• Convenient way to receive dividends: Depositary receipts provide investors with a convenient way to receive dividends and other payments related to investing in stocks and other assets. Depositary banks often pay dividends and other payments in the local currency, which is convenient for investors.

However, in addition to the advantages, depositary receipts, like any other financial instrument, have their risks:

  • Currency risk: Since depositary receipts are denominated in a currency other than the investor’s country, there is always a risk that currency fluctuations will affect the value of the investment.
  • Political risk: Investing in foreign companies through depositary receipts can be risky because investors may be exposed to political risks that they would not encounter when investing domestically.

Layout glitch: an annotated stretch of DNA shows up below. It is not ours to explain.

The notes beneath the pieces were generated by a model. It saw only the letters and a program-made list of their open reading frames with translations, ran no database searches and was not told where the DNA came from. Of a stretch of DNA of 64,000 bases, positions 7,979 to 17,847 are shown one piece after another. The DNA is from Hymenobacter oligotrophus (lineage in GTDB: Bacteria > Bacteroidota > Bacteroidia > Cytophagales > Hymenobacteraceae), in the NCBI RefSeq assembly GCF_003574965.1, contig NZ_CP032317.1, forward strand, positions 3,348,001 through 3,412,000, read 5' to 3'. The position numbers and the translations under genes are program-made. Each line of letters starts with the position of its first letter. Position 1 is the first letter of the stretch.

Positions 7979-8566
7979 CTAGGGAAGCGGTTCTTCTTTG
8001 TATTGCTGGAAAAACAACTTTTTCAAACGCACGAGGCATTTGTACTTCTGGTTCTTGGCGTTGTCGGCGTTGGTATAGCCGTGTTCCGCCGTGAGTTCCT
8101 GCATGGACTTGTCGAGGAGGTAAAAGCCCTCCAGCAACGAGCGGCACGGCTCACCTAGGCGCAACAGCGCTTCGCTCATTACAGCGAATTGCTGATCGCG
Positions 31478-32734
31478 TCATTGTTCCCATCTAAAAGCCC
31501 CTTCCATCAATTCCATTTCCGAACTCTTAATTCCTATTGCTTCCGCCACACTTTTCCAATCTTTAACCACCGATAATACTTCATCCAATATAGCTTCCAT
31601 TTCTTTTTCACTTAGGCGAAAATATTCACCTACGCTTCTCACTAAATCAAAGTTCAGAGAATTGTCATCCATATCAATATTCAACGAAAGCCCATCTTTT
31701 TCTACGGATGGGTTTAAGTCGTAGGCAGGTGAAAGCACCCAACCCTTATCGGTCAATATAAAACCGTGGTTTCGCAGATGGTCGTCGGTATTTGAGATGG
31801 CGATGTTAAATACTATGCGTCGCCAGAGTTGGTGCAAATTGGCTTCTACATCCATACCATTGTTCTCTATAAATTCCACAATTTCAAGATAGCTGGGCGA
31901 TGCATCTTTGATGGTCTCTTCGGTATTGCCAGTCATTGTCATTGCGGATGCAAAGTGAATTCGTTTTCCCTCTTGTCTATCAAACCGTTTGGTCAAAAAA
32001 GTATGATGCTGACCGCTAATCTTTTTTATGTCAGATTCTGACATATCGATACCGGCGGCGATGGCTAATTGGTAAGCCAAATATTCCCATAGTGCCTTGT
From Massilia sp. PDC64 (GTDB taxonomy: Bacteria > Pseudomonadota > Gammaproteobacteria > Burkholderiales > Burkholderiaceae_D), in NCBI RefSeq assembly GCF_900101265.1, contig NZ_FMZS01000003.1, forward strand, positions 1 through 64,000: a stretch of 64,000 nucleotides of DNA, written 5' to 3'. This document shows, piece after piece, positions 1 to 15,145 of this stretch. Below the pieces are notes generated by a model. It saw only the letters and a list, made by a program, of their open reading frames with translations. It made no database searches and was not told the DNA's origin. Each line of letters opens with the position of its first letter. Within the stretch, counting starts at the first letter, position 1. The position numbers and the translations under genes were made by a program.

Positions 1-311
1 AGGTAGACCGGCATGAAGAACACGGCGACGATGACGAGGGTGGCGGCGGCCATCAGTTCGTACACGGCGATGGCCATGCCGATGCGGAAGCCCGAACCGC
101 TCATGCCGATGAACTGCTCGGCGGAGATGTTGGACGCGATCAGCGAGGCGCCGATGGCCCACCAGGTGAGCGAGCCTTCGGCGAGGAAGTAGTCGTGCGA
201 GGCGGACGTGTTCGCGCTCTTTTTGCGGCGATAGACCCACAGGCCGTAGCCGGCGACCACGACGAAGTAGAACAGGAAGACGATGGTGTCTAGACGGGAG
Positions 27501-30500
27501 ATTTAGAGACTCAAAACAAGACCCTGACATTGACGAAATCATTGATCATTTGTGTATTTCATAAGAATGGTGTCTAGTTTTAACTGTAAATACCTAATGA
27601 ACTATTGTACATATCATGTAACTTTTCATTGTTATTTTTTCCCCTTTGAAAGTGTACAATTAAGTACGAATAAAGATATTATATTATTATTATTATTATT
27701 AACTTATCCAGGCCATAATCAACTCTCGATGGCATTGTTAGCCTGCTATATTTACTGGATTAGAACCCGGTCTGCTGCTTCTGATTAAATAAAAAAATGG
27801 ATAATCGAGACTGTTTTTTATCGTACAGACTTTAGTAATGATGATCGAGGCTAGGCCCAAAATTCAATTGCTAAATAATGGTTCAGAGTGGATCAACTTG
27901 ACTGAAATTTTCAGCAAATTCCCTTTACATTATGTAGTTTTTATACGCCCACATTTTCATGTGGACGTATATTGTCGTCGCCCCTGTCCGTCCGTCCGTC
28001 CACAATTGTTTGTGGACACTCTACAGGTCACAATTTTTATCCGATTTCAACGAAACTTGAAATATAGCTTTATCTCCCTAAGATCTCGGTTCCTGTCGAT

• Legal risk: Depositary receipts may be subject to a different legal and regulatory framework than underlying stocks, which can make them more complex and difficult to understand.


Depositary receipts are a useful tool for both issuers and investors, providing access to new sources of capital, new markets, and diversification opportunities. Depositary receipts offer investors a convenient and accessible way to invest in stocks and other assets that are outside their country. They have several advantages, such as investment diversification opportunities, liquidity, convenience, lower costs, protection against currency risks, and a convenient way to receive dividends. However, like any investment, depositary receipts are not without risks, and investors should carefully study the potential risks and benefits before investing their funds in them.

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Diane, partner of GFLO Consultancy